On the road Episode description In this bonus episode, Andrew gives an update from the road and shares...
In this week’s bonus episode, Andrew talks about a random day he had last week where he registered his marriage and got an IV drip. Plus in the vocabulary lesson, he teaches you an extremely common idiomatic expression: for good.
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Note: The transcript has been edited for clarity.
Andrew: Hello there Culips community! My name is Andrew and you’re listening to a bonus episode of the Culips English Podcast. So, how’s it going, everyone? I hope you’re all doing all right, and it’s awesome to be here with you to kick off another week by doing an English study session together right now.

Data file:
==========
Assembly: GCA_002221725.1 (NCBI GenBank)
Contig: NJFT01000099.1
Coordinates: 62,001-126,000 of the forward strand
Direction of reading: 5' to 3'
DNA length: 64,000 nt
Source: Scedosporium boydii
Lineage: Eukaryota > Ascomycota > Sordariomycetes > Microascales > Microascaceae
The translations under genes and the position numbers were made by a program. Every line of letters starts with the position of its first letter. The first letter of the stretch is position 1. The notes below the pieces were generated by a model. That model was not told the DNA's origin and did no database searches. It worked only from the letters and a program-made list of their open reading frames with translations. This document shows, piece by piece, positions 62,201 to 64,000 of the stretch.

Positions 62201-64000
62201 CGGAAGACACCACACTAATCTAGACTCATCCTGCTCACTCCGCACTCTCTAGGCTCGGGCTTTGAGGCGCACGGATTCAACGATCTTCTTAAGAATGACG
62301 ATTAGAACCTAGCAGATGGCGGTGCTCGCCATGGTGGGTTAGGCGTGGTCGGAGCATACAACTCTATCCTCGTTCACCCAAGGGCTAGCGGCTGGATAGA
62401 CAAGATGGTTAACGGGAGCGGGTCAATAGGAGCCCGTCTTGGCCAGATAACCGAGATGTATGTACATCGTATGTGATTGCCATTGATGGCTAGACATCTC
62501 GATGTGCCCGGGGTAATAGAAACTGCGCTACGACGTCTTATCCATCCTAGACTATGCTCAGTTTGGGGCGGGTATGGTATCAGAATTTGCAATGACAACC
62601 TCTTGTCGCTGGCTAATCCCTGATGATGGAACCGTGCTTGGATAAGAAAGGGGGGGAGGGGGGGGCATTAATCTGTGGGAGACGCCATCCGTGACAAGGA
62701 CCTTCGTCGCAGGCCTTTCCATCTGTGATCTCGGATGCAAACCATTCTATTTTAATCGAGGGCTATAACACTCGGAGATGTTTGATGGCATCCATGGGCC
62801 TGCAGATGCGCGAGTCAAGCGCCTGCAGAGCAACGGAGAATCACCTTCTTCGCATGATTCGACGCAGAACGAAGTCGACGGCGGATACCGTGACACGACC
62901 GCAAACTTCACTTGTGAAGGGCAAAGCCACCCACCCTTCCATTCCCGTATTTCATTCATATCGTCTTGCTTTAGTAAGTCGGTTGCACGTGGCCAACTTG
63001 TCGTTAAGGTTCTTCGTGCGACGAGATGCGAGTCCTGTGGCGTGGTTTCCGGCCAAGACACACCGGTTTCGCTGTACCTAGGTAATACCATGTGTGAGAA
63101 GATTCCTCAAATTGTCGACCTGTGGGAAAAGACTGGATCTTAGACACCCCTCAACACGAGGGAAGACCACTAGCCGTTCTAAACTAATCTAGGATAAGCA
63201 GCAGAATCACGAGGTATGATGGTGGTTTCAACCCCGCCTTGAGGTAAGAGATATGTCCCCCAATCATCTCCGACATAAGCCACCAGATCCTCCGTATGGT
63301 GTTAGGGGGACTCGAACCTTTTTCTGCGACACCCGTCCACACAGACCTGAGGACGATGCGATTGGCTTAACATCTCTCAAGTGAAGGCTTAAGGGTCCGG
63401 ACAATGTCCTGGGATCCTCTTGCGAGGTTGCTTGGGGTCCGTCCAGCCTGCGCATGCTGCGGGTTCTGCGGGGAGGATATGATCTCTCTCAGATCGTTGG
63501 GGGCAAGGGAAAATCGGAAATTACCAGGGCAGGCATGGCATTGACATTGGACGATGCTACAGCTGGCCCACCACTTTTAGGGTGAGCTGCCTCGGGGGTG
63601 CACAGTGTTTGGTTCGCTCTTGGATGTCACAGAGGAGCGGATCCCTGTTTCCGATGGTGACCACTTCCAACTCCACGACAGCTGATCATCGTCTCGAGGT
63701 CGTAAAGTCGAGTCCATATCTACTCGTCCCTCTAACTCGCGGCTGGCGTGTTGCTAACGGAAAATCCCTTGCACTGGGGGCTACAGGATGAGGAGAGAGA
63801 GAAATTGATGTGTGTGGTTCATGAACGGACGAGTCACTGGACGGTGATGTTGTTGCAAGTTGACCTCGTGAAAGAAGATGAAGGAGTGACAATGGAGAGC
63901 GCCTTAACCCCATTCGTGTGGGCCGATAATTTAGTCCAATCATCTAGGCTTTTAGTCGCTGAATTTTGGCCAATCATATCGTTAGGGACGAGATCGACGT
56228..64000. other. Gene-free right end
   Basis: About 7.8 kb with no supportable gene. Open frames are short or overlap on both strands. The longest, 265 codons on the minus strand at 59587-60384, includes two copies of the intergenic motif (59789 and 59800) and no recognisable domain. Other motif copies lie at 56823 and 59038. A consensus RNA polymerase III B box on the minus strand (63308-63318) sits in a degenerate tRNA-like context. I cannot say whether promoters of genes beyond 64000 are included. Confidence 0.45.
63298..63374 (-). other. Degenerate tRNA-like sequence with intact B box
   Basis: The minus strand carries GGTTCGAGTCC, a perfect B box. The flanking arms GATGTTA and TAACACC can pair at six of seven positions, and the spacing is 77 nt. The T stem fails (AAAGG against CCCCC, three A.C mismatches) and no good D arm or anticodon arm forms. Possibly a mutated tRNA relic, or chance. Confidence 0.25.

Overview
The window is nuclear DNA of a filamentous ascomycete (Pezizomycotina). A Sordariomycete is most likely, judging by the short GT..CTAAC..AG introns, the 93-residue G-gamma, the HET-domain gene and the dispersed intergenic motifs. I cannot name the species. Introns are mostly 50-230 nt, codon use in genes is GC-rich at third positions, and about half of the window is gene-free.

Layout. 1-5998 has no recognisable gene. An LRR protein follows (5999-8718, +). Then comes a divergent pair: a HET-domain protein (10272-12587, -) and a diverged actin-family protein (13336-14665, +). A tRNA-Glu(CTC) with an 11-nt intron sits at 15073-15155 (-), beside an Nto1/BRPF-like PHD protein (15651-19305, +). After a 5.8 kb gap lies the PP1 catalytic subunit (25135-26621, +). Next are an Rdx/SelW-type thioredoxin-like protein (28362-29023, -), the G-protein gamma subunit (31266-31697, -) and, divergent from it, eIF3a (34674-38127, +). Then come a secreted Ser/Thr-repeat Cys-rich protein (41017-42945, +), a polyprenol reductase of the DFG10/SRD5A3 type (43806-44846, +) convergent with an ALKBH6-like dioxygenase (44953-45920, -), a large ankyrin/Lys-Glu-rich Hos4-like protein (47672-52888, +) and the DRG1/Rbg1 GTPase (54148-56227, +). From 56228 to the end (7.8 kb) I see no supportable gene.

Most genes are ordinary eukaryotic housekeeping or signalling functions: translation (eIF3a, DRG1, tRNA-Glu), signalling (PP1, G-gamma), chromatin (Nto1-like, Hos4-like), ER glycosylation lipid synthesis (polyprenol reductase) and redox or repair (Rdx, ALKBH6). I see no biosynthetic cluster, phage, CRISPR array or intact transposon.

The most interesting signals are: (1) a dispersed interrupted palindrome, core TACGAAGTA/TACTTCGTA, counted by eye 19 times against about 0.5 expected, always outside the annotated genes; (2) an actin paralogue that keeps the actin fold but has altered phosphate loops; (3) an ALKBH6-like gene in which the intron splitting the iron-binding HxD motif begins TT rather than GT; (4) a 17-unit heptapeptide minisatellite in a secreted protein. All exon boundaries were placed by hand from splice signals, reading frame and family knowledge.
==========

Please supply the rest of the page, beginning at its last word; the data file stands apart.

Now, I know that learning English isn’t always easy, and there are lots of ups and downs along the way. I’m sure you’d agree with me there. Sometimes you might feel really motivated to spend some time with English and study hard. And then other times, you might actually hate English or be frustrated with it and wish that you could just quit. Now, I know this because that’s exactly how I feel with my second language, which is Korean. There are highs and lows. There are good days and bad days. There are fun times and also frustrating times. There are times when you feel like a genius and other times when you feel like an idiot. And I think this is the roller coaster that we can call learning a foreign language. Anyways, everyone what I’m trying to say is that I think you made a great choice to click play on this episode, and study English with me right now. No matter if you’re riding an English high, or if you’re feeling a bit down about your English at the moment, you’ve made a great choice, and you’re doing the work that you need to do to get closer to reaching your English fluency goals right now. So great job on doing that.